Years of persistent work has made Canadians aware of Finnish smart energy competence, and Canada is now watching Finland closely. The giant energy markets in North America have a growing number of opportunities open for Finnish companies.
The groundwork to open the Canadian markets for a larger group of Finnish companies started approximately five years ago. Finpro’s Smart Energy program carried out comprehensive surveys of the world’s energy markets to study a number of questions: where are markets growing, what kind of a change are societies going through, how do the industry’s value chains operate, for what kind of services will there be room and who has the willingness to look for solutions together with Finns. The study was analyzed together with Finnish companies, and Canada was selected as one of the target markets.
“We have done so much work during the years,” explains Helena Sarén, Head of the Smart Energy program. “Our aim was goal-oriented progress with the purpose of bringing business to Finland. In Finland, we helped companies get ready for exports and trained them in how to finance exports and investments, understand the Canadian supply channels and pitch for this market. In Canada, we went deep into the market: we dug out business opportunities and sought out contacts and influencers.”
“We built partnerships and aimed to impact the development of suitable legislation on a political level. There were several visits in both directions: We brought Canadian buyers to Finland to see the solutions we use and took Finnish companies to Canada to meet with potential partners. The visits have varied in nature: smaller visits with the purpose of surveying the markets and potential projects, the program’s own company visits as well as Team Finland delegations. We need all of them in the different phases of the development.”
The work has been successful. We have found new partners, and projects are being created. We have identified approximately 40 leads, 10 of which are in a good phase. We have already started several energy initiatives related to the side flows of the forest industry, for example, bioheat initiatives with a local employing impact, development initiatives for energy production in mining and cement industries, waste utilization initiatives and initiatives related to the use of wood with a low value that utilizes Finnish forestry competence.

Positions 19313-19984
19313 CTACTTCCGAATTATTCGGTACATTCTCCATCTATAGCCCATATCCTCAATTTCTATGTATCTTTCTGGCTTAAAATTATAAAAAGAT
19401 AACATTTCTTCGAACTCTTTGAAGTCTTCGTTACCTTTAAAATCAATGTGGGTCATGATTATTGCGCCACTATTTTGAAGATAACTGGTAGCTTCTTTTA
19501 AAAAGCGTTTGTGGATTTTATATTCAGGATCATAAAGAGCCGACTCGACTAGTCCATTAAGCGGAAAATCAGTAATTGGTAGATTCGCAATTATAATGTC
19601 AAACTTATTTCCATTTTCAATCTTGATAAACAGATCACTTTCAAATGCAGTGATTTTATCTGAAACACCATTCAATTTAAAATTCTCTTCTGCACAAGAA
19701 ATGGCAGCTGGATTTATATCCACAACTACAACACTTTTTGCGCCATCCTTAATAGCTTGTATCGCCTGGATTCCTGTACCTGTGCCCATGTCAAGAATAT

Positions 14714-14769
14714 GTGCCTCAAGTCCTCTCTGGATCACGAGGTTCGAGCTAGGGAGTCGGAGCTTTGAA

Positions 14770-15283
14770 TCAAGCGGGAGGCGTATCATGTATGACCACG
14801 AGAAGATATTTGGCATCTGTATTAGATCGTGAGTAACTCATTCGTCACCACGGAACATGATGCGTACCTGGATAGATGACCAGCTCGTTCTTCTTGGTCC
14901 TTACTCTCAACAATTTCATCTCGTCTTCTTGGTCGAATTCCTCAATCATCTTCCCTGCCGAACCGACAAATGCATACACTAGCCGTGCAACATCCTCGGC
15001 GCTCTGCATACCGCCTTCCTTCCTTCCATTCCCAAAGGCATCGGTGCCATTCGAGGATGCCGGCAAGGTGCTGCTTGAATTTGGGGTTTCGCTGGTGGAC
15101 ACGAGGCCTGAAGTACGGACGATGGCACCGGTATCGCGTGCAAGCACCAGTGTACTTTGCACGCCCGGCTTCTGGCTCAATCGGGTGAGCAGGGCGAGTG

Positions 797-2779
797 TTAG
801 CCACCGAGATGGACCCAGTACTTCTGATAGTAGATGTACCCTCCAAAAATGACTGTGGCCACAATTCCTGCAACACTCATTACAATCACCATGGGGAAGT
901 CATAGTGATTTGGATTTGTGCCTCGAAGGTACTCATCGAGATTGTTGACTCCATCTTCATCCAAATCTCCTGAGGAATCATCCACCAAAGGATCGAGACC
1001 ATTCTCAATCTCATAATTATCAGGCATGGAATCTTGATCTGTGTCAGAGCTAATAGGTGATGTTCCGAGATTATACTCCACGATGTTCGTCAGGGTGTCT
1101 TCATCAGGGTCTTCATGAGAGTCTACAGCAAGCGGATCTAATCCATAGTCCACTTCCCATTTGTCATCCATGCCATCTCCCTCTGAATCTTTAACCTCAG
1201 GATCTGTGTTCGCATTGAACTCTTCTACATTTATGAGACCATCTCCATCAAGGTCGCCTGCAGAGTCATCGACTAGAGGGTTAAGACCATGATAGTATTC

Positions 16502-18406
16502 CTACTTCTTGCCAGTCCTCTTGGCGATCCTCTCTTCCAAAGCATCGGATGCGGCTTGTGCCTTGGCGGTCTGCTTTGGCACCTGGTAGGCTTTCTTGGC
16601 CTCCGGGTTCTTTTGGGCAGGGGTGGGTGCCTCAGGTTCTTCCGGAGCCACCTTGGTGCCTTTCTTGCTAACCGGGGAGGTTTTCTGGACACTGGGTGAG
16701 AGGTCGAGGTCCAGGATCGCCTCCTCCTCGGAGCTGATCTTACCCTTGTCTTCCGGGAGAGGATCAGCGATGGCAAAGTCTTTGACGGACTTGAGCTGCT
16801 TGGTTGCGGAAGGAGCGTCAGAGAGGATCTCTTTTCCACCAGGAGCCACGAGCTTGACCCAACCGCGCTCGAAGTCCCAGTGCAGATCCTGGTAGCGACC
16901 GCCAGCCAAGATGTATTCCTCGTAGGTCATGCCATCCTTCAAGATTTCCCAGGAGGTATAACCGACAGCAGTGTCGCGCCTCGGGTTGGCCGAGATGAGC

Toronto’s Green Cluster participation in the Helsinki Energy Challenge sparked an interesting cooperation. At best, the cluster can offer Finnish companies an excellent partner network and a shared offering for the North American markets. Canadian companies can also complement the offering of Finnish companies in the EU markets, particularly in Eastern Europe. We will organize a preparatory and introductory event on April 20–21, 2021 under the theme of “Decarbonizing heating and cooling in cities” with the Toronto network.
In 2019, Business Finland opened an office in Toronto with the purpose of speeding up the utilization of opportunities. Seppo Tossavainen works at the office to assist Finnish companies in the energy sector. “It is extremely important to be there, on the actual marketplace, to know the business environment and maintain contacts,” Seppo explains. “Through persistent work, we have managed to make the industry interested in Finland. We are now known as a partner with interesting solutions, and collaboration is being created in many areas.”
“Canada has realized that it is approximately 15 years behind Finland in these solutions, and they want to learn from us.
Finnish energy-related companies should take a serious look at the Canadian market. There is demand for solutions related to renewable energy sources, energy production, biotechnology and transport fuel in the significant Canadian mining, maritime and forestry industries. The COVID‑19 pandemic has accelerated the industry’s revolution and digitalization.
“The change has created possibilities that we are now monitoring closely and in which Finland would have outstanding opportunities. With COVID‑19, Canadians are now wanting to move from apartments to wooden houses. This creates opportunities within bioeconomy and wooden construction, among other things,” Seppo summarizes.
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